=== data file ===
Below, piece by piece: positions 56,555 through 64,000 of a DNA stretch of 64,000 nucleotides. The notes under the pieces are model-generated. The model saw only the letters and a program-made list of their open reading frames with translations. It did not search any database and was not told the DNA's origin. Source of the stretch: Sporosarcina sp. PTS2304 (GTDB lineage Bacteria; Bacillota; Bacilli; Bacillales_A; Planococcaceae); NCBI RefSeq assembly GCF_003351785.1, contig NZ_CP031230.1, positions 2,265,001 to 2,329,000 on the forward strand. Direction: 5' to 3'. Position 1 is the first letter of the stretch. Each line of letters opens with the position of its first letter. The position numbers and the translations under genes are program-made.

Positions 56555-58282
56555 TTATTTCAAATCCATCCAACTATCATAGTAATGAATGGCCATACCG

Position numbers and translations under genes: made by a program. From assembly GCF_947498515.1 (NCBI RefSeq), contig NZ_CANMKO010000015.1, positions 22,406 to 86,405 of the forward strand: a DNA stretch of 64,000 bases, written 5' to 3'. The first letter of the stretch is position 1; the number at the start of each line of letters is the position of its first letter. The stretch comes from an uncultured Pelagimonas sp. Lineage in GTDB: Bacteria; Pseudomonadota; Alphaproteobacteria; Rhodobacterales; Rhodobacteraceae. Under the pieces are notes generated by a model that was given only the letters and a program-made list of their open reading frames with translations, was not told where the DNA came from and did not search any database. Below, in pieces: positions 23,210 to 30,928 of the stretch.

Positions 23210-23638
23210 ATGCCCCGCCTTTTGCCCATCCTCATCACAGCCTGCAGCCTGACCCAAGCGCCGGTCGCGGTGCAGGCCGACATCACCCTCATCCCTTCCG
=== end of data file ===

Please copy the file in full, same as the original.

Below, piece by piece: positions 56,555 through 64,000 of a DNA stretch of 64,000 nucleotides. The notes under the pieces are model-generated. The model saw only the letters and a program-made list of their open reading frames with translations. It did not search any database and was not told the DNA's origin. Source of the stretch: Sporosarcina sp. PTS2304 (GTDB lineage Bacteria; Bacillota; Bacilli; Bacillales_A; Planococcaceae); NCBI RefSeq assembly GCF_003351785.1, contig NZ_CP031230.1, positions 2,265,001 to 2,329,000 on the forward strand. Direction: 5' to 3'. Position 1 is the first letter of the stretch. Each line of letters opens with the position of its first letter. The position numbers and the translations under genes are program-made.

Positions 56555-58282
56555 TTATTTCAAATCCATCCAACTATCATAGTAATGAATGGCCATACCG

Position numbers and translations under genes: made by a program. From assembly GCF_947498515.1 (NCBI RefSeq), contig NZ_CANMKO010000015.1, positions 22,406 to 86,405 of the forward strand: a DNA stretch of 64,000 bases, written 5' to 3'. The first letter of the stretch is position 1; the number at the start of each line of letters is the position of its first letter. The stretch comes from an uncultured Pelagimonas sp. Lineage in GTDB: Bacteria; Pseudomonadota; Alphaproteobacteria; Rhodobacterales; Rhodobacteraceae. Under the pieces are notes generated by a model that was given only the letters and a program-made list of their open reading frames with translations, was not told where the DNA came from and did not search any database. Below, in pieces: positions 23,210 to 30,928 of the stretch.

Positions 23210-23638
23210 ATGCCCCGCCTTTTGCCCATCCTCATCACAGCCTGCAGCCTGACCCAAGCGCCGGTCGCGGTGCAGGCCGACATCACCCTCATCCCTTCCG